The price may not always touch the support and resistance lines, generating instead shortfalls. At times, the shortfalls may suggest what the direction of the actual breakout could be. Rectangles could also result in fakeouts that mostly occur in the opposite direction to the direction of the real breakout. Rectangles have two types; the bearish and the bullish rectangle.
A bearish rectangle is formed when the pattern is preceded by a downward trend. The price consolidates inside the formation for a certain time period, after which the downward trend resumes. Consolidation appears, probably because a number of sellers lock in their profits, while others wait for small pullbacks to occur in order to enter the market.
1. Resistance line
2. Support line
3. Breakout area
4. Short entry
5. Take profit
6. Stop loss
The bullish rectangle appears when the price has been trending upwards before the emergence of the formation. The price consolidates for a certain time period and then the upward trend continues. Consolidation emerges as part of the buyers lock in their earnings, while other players wait for small throwbacks to take place in order to open their positions.
1. Resistance line
2. Support line
3. Breakout area
4. Long entry
5. Take profit
6. Stop loss
Upon real breakout, the target is determined by measuring the distance between the support and resistance line and projecting it in the direction of the breakout. When it comes to bearish rectangles, the distance should be placed below the support line in order to set the profit target, while stop loss could be placed just above the resistance line. In the case of a bullish rectangle, the distance should be set above the resistance line to determine the target, whereas stop loss should be set just below the support line.
Cup and Handle
The cup and handle pattern looks like a tea cap. It is a bullish formation, preceded by an upward move that pauses and trades down for an extended period of time with no clear trend. After that, the price makes an upward move back towards the highs of the prior upward move. Then, it makes a smaller downward move, before moving higher and continuing the initial upward trend.
The first part of the pattern, which is the cup, has a rounding downward turn and the second part – the handle – has a slight downward drift. The handle has low trading volume. As the price attempts to test the old highs, it encounters selling pressure by traders who bought at or near the old high. The selling pressure forces the price to trade sideways with an inclination towards a downtrend for a certain period of time and then it takes off.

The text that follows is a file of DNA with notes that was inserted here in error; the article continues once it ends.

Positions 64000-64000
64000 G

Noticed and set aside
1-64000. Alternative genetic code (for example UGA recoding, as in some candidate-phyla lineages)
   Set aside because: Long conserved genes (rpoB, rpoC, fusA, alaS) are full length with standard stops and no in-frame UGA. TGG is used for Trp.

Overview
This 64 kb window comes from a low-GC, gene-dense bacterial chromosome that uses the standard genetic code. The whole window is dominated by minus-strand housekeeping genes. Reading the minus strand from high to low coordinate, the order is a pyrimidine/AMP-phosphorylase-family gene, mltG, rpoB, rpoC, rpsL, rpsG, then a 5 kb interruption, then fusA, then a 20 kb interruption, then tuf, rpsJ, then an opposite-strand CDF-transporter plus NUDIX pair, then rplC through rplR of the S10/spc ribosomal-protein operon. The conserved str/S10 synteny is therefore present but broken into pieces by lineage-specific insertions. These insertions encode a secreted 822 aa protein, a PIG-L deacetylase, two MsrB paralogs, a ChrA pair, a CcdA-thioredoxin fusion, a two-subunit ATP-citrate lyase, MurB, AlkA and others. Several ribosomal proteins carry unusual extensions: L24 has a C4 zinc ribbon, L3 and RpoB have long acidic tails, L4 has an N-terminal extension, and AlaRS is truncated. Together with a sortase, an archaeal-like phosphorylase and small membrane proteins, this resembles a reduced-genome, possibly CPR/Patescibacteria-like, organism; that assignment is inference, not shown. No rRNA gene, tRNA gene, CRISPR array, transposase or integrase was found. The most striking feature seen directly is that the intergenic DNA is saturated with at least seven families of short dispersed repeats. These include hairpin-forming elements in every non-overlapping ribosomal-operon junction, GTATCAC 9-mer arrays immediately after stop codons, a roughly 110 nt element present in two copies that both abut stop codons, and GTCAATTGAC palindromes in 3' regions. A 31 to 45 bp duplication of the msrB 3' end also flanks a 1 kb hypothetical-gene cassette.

There are some tips to help you identify a cup and handle and evaluate the potential trading signal. The first one is length. In general, cups with longer and more “U” shaped bottoms tend to send stronger signals. Cups with steep “V” bottoms should be avoided. Moreover, a trader should pay attention to the depth of the shapes. Handles, as well as cups, should not be too deep. In fact, handles should form in the top half of the cup.
Another indicator is volume. Volume should weaken on decline and remain lower than the average in the base of the cup. Then, when the price starts moving back up to test the old high, it should become stronger. The final thing to take into consideration is retest of the old high. Retest does not need to touch the old high. Nevertheless, the further the top of the handle is away from the highs, the more important the breakout needs to be.
1. Long entry
2. Take profit
3. Stop loss
4. Distance from base to breakout point
5. Same as distance number 4
The signal to open a trade is given after a real breakout above the handle’s resistance line, which is formed by the peaks of the cup. There should be a considerable volume increase upon breakout. The profit target can be set by calculating the distance from the bottom of the cup to the breakout point and projecting it upwards. The stop loss can be set just below the lower bound of the handle.
Continuation patterns provide some reasoning with regard to the future price movement. They are found mid-trend and signal a continuation of the trend, once the pattern is complete. Knowing how to identify and use these patterns can help an investor to make informed trading decisions and attain considerable profits.